He left the country without telling friends, family or his workplace, and secretly drove to Costa Rica He opened two bank accounts there, depositing more than $350,000 in cash. He also hid a thousand ounces of gold in a Costa Rican safe deposit box. Crossing into Panama, he opened another account there under the name of a sham corporation, Dakota Investments. By 2008, he had moved $4.6 million into that account.

He was hiding the money from an estranged wife and the IRS. With the benefit of hindsight he may wish he had instead invested in good divorce and tax counsel.


Roger Russell, Taxes in the Sharing Economy (Accounting Today). Includes a discussion of local lodging taxes for AirBNB renters.

William Perez explains Itemized Tax Deductions.

Kay Bell, New Ways and Means chairman Rep. Kevin Brady wants to move tax extenders ‘sooner rather than later’. “Like House Speaker Paul D. Ryan before him, Brady favors making the tax extenders permanent pieces of legislation.”

Paul Neiffer, Does 7 Equal 5? “For most farmers, Section 179 (at the $500,000 level) is much more important than a five-year life for equipment depreciation.”

Keith Fogg, How Does Indexing Federal Tax Lien Impact Its Effectiveness (Procedurally Taxing). “The purchasers in this case did not realize they were purchasing property encumbered by a federal tax lien because the title search did not turn up a lien against a prior owner.”

TaxGrrrl, IRS Announces Lower Fees For 2016 As PTIN Registration Opens




TaxProf, The IRS Scandal, Day 911. Today’s link discusses the scandal’s context in the larger effort of “campaign finance reform” advocates to silence their opposition by government power.

Richard Auxier, 2015 Ballot Measure Results: Tax cuts, yes; marijuana, sometimes (TaxVox).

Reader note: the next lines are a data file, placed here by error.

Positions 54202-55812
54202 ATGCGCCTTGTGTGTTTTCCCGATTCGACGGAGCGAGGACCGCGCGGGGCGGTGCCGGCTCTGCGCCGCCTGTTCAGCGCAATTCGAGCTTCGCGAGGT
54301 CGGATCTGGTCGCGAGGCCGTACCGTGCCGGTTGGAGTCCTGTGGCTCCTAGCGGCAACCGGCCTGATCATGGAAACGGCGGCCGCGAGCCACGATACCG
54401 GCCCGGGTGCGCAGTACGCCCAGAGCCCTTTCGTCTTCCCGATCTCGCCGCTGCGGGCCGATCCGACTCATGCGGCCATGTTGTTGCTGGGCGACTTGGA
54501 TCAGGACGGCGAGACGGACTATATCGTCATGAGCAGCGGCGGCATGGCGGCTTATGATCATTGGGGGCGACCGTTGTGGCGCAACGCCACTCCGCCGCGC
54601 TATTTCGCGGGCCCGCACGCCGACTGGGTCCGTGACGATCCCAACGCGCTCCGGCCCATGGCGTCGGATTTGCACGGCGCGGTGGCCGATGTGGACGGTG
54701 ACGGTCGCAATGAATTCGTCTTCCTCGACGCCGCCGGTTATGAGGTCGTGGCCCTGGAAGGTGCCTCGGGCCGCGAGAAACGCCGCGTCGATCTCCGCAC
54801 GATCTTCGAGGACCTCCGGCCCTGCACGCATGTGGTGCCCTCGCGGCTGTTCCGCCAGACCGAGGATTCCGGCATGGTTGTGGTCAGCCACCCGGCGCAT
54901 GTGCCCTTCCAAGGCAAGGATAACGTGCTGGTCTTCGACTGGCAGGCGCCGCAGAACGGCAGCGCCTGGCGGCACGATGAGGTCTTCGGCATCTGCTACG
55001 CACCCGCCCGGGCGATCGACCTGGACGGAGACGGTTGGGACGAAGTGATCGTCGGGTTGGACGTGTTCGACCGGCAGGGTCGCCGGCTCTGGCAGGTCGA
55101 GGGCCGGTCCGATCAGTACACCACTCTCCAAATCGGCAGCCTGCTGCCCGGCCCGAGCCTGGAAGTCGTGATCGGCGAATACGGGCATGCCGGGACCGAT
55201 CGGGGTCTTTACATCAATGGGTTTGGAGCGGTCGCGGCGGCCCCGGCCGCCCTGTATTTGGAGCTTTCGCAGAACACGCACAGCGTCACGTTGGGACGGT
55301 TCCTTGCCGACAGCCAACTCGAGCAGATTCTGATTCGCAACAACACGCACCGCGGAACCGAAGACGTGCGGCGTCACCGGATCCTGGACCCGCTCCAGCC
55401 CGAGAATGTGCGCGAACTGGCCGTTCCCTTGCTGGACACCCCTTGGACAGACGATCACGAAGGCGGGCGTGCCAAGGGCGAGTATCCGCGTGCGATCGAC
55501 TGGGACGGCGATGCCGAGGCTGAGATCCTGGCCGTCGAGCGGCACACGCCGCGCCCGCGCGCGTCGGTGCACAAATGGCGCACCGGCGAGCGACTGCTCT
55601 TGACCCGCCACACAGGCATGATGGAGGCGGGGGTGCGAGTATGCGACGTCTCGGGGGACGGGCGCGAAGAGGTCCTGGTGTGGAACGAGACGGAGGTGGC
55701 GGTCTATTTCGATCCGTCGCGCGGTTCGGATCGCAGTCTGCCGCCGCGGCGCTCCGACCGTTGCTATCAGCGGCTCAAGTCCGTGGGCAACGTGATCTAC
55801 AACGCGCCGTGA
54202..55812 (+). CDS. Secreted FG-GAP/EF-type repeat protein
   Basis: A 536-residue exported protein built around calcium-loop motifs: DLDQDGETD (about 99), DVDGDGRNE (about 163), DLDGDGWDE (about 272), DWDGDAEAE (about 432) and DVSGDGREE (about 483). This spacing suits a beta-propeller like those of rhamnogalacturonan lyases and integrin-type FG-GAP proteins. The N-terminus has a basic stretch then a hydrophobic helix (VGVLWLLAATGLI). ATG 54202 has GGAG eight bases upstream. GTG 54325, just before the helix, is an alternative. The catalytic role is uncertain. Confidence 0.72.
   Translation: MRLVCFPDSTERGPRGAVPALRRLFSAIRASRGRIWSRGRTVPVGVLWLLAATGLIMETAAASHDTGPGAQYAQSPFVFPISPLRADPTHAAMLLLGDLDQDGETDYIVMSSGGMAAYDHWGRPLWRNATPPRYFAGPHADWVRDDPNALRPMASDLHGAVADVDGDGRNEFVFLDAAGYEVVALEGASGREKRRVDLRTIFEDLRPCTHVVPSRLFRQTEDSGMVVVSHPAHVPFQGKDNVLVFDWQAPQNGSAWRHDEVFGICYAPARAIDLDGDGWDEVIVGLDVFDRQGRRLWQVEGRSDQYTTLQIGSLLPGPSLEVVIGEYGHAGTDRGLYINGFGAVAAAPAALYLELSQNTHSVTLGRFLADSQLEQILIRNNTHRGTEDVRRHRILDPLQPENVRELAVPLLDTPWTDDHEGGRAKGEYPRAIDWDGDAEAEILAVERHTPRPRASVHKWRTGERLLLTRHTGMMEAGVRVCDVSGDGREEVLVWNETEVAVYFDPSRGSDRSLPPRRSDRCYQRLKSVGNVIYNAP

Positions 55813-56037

Career Corner. CPA Exam Score Release Anxiety Is the Best Anxiety (Caleb Newquist, Going Concern).



Tax Roundup, 11/3/15: Work in Illinois, live in Iowa, pay quarterly. And: fun with FATCA!

Tuesday, November 3rd, 2015 by Joe Kristan

Illinois sealReciprocity = no state wage withholding. A newly-released policy letter from the Iowa Department of Revenue explains how the Iowa-Illinois tax reciprocity agreement works for an Iowan working in Illinois for a non-Iowa company. The letter is addressed to the employer:

Your employee is an Iowa resident, earning income in Illinois, and therefore is exempt from paying Illinois income tax on income earned from salaries, wages, and other compensation. For your employee to pay Iowa income taxes, the employee should make estimated payments by completing Form 1040ES – Estimated Income Tax for Individuals. The employee may also need to file an Illinois form showing that they are an Iowa resident not subject to Illinois withholding under the agreement.

While in theory it should make no economic difference whether you pay taxes through quarterly estimates or withholding, many taxpayers prefer withholding. It just seems less painful to have the money taken out before you see it, and you don’t have to remember to write those estimates. I wonder if the employee really feels better off.

The letter adds:

It is also possible for your business to register for an Iowa Withholding Tax Permit on the Department’s website ( In that case your Iowa resident employees could have those employees fill out an IA W-4 (available at and you as the employer could withhold Iowa tax from their paychecks.

Illinois is the only state with which Iowa has a reciprocity agreement. Other states withhold (if they have an income tax) on Iowa employees, and the Iowans claim a credit for taxes paid in other states on their Iowa 1040s.  That sort of works out like Iowa wage withholding in a way for Iowans working in Wisconsin, Missouri, Nebraska and Minnesota — except with the hassle of completing two full state tax returns. For those crossing the border to South Dakota, which has no income tax, the compliance problem is the same as for the Illinois taxpayer in this policy letter.



Wall Street Journal, American Tax Refugees: Why So Many Yanks Are Renouncing Their U.S. Citizenship  (may be subscriber only link):

Fatca requires that foreign banks, brokers, insurers and other financial institutions give the U.S. Internal Revenue Service detailed asset and transaction records for any accounts held by Americans, including corporate accounts controlled by American employees. If a firm fails to comply, the IRS can slap it with a 30% withholding tax on transactions originating in the U.S. Facing such risks and compliance costs, many foreign firms have decided it’s easier to dump their American clients.